Racism may or may not be a factor in these attitudes about the Kenyans and Ethiopians. Having spent most of my life as a minority in a black world, I generally see it when other white people don't. American exceptionalism is an ugly attitude that often gets paired up with it. I see both at work here. If you need any proof, look at the white upper-middle class American attitudes towards Billy Mills (who beat Clarke in cahmpionship competition once) and Temu (who never lost to Clarke in championship competition). If you reject this comparison out of hand, maybe you should take a good look at yourself.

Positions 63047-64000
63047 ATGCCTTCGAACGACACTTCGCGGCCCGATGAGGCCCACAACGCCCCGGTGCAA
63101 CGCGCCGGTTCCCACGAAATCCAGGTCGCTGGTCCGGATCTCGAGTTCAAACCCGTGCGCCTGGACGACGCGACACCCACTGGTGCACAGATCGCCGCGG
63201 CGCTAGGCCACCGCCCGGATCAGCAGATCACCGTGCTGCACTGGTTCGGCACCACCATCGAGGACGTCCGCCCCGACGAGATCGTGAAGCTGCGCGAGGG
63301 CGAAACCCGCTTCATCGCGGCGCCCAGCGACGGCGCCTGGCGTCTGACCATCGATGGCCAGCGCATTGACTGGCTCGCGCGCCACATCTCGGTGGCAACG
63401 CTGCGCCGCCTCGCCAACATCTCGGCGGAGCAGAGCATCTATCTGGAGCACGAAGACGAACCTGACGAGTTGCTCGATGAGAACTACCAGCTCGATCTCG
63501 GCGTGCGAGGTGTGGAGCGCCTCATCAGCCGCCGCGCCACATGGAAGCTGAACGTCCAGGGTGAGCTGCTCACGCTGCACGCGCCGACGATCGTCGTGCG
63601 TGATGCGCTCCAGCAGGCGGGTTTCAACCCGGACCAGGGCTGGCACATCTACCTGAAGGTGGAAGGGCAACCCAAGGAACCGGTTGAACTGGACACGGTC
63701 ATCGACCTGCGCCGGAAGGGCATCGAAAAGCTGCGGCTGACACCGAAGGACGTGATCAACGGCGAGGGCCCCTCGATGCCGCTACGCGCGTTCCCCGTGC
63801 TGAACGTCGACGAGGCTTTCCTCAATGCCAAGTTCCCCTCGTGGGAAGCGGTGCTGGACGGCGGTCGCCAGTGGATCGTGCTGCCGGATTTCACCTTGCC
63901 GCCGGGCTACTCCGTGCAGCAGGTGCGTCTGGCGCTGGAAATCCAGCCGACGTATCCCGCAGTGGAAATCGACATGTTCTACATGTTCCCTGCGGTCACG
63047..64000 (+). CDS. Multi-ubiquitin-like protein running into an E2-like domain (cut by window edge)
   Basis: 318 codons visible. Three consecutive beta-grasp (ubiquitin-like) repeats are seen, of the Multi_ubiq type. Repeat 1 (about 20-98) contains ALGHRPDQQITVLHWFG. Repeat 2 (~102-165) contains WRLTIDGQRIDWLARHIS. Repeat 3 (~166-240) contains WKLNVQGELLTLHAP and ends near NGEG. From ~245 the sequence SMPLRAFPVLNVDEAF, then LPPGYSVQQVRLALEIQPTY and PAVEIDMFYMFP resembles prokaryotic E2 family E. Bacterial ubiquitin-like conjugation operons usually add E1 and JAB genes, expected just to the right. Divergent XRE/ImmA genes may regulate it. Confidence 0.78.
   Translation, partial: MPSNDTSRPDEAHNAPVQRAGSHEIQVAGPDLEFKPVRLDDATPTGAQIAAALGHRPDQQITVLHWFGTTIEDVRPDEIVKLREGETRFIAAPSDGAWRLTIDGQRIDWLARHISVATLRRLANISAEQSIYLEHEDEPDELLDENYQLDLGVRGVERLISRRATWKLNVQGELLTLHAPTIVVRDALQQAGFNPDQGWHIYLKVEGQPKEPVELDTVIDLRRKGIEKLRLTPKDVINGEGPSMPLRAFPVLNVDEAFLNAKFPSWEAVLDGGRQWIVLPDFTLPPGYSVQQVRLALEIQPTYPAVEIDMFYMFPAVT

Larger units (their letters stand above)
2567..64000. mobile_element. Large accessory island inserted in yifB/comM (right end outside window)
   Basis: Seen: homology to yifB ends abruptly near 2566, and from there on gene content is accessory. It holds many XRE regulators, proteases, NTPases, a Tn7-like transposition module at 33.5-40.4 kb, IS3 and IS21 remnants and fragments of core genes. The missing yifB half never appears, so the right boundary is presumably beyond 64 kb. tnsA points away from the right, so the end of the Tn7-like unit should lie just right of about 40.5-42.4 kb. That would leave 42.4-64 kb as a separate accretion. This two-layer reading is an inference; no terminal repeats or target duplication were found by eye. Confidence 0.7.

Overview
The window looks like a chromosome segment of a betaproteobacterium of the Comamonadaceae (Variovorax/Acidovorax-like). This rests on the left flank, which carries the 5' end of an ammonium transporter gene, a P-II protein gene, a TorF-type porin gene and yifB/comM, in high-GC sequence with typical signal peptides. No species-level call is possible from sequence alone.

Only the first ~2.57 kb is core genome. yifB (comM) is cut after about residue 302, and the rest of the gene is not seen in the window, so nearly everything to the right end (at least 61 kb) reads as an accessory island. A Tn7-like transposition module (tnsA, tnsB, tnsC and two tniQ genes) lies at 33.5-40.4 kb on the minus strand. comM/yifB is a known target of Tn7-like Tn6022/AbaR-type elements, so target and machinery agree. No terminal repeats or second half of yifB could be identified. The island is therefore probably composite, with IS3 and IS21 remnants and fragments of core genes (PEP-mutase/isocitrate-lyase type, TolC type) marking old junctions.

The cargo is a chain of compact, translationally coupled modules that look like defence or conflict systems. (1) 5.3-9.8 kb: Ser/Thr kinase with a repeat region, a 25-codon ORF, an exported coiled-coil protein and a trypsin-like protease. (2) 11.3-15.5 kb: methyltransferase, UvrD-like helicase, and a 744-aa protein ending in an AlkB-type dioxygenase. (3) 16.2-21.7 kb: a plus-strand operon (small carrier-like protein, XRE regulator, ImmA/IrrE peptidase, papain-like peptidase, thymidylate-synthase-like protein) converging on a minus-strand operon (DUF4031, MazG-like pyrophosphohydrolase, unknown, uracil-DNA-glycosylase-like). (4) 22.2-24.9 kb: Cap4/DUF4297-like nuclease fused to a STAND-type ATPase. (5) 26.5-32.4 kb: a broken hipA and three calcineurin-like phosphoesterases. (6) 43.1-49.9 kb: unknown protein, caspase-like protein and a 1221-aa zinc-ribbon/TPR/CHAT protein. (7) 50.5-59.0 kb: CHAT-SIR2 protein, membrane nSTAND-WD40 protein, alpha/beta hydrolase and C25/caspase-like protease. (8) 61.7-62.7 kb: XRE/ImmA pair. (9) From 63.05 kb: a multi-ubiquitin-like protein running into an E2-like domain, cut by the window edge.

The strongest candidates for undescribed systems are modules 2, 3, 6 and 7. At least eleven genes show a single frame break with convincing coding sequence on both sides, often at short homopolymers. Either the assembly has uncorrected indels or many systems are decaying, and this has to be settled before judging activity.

I admit that I like what Keino has done with his life after track much more than what Ryun has done, but that doesn't affect how I evaluate their accomplishments. Keino has taken in and raised hundreds of children left orphans (mostly due to AIDS). Ryun, as a Congressional representative, voted to reverse Art. I, Section 9 and Art. 6 of the US Constitution. If things like that clouded my judgement I'd begin arguing that Mike Boit was a better half-miler than Seb Coe, which he clearly was not.